What Is Sodium And How Does It Affect My Kidneys?
Sodium is a mineral that is found in many foods. Many processed foods have added amounts of sodium to preserve the contents. You may be steadily decreasing the fat in your diet but not
realize how much sodium you take in and how it is affecting your kidneys. Sodium can be linked to increased blood pressure, and increase blood pressure levels cause damage to your kidneys over time whether you're aware of your blood pressure being high or not. Sodium can also make you feel dehydrated. Start looking for low sodium foods in your grocery store and in restaurants.
The 2010 Dietary Guidelines for Americans recommends that you take in only about 2300 mg of sodium per day for a normal adult, and only about 1500 mg per day for someone who has high blood pressure, diabetes, or kidney disease. On average, Americans still eat around 3400 mg of sodium per day. That's about 1 1/4 teaspoons of salt per day.
What Foods Are High In Sodium?
Among the foods highest in sodium, are processed foods such as soups and canned products. You should learn to read labels and look for the line that says sodium and try to keep it to less than 250 mg per serving. In addition to food you may eat at home, the good majority of restaurant food is very high in sodium. When dining out, ask your server about how much salt is in your meal, and options to put sauces and gravies on the side.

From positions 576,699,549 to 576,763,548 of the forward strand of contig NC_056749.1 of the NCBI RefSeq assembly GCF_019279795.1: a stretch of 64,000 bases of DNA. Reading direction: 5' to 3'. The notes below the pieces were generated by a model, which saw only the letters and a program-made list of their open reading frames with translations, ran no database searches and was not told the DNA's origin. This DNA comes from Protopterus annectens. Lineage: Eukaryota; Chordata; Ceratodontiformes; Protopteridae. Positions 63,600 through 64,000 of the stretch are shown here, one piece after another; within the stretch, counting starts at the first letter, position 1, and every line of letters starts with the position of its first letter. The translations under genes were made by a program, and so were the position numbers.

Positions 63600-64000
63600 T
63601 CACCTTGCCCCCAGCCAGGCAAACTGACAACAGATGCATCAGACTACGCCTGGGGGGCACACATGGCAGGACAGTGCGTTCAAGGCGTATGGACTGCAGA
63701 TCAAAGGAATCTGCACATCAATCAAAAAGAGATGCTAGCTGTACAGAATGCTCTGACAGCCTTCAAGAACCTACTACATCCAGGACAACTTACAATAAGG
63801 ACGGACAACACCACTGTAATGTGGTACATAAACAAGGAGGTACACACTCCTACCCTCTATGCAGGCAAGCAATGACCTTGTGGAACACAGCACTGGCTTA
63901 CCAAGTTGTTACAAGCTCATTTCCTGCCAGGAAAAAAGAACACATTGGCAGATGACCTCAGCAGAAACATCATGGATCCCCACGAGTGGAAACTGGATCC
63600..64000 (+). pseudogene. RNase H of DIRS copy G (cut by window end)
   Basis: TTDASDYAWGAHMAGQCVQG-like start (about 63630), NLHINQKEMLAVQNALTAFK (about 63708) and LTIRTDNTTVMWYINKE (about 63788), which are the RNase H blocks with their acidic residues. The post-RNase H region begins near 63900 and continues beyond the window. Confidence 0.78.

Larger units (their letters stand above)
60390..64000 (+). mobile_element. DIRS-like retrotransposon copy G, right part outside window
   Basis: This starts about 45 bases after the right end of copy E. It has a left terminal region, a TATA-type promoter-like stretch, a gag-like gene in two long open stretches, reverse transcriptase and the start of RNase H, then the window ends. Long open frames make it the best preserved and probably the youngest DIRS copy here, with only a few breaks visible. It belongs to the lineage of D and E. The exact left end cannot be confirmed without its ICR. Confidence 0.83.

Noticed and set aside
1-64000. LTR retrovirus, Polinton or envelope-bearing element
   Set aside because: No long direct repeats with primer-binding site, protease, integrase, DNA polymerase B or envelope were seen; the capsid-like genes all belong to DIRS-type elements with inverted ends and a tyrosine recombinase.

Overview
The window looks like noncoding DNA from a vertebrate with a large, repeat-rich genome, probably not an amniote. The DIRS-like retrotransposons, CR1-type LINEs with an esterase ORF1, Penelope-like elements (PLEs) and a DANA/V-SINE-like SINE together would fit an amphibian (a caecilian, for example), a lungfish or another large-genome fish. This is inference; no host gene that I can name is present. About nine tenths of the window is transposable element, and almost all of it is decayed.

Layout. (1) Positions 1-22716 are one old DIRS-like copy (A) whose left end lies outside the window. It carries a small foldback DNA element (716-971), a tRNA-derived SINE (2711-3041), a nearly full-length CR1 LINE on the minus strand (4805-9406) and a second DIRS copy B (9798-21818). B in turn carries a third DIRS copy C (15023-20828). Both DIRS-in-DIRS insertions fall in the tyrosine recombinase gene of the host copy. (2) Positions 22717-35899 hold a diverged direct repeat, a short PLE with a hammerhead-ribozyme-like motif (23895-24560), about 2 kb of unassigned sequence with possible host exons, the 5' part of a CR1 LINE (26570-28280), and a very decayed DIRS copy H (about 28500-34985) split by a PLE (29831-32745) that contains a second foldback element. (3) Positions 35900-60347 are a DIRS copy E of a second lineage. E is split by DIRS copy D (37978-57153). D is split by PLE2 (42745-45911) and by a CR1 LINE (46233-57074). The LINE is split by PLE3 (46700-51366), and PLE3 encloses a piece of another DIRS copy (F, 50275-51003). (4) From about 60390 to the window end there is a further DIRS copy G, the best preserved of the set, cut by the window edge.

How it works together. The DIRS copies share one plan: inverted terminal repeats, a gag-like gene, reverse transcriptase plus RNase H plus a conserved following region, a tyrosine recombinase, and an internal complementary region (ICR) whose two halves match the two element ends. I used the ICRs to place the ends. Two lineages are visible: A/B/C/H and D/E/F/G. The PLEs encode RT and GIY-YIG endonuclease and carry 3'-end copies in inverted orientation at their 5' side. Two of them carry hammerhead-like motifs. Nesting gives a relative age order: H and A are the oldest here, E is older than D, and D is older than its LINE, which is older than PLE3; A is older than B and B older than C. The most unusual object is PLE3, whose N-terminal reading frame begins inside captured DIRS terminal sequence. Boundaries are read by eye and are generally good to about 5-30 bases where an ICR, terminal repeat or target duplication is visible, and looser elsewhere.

How Do I Find Low Sodium Foods?
When you're looking for low sodium foods, reading labels is one of the most important things that you can do. Comparing the exact same product may show that one pasta sauce has 80 mg of sodium and another pasta sauce has 400 mg per serving. Make sure the serving size is the same and choose wisely.
Eat more fruits and vegetables, especially those that are frozen or fresh. Canned fruits and vegetables can be higher in sodium, so choosing a frozen product may give you a fresher meal and reduce sodium altogether. Eat fruits that are in season that match your potassium requirement. And mix in extra vegetables into soups and casseroles to make them tastier and more filling.
Speaking of mixing extra vegetables into soups and casseroles, it's very important that you prepare more meals from scratch at home. Our renal diet meal plans show you how to make meals at home seven days a week for dinner. No matter how you slice it, you really need to eat those foods that are not coming from boxes or frozen convenience foods, but something that you made that you can control the amount of sodium per serving.
Finally, look at the portion size of foods that you're eating. You may find a pasta sauce with only 80 mg but determined that the serving size is only 1 tablespoon. You're definitely going to eat more pasta sauce than that. So when you're comparing make sure that you're aware of how much are actually going to eat of the product.
Finding low sodium foods can be difficult, and cooking at home can be a challenge. Looking up recipes and planning meals can take a while, especially when it's new to you. If you're looking for an easier way, click on over to our renal diet meal plans and check out what we do for you here every day.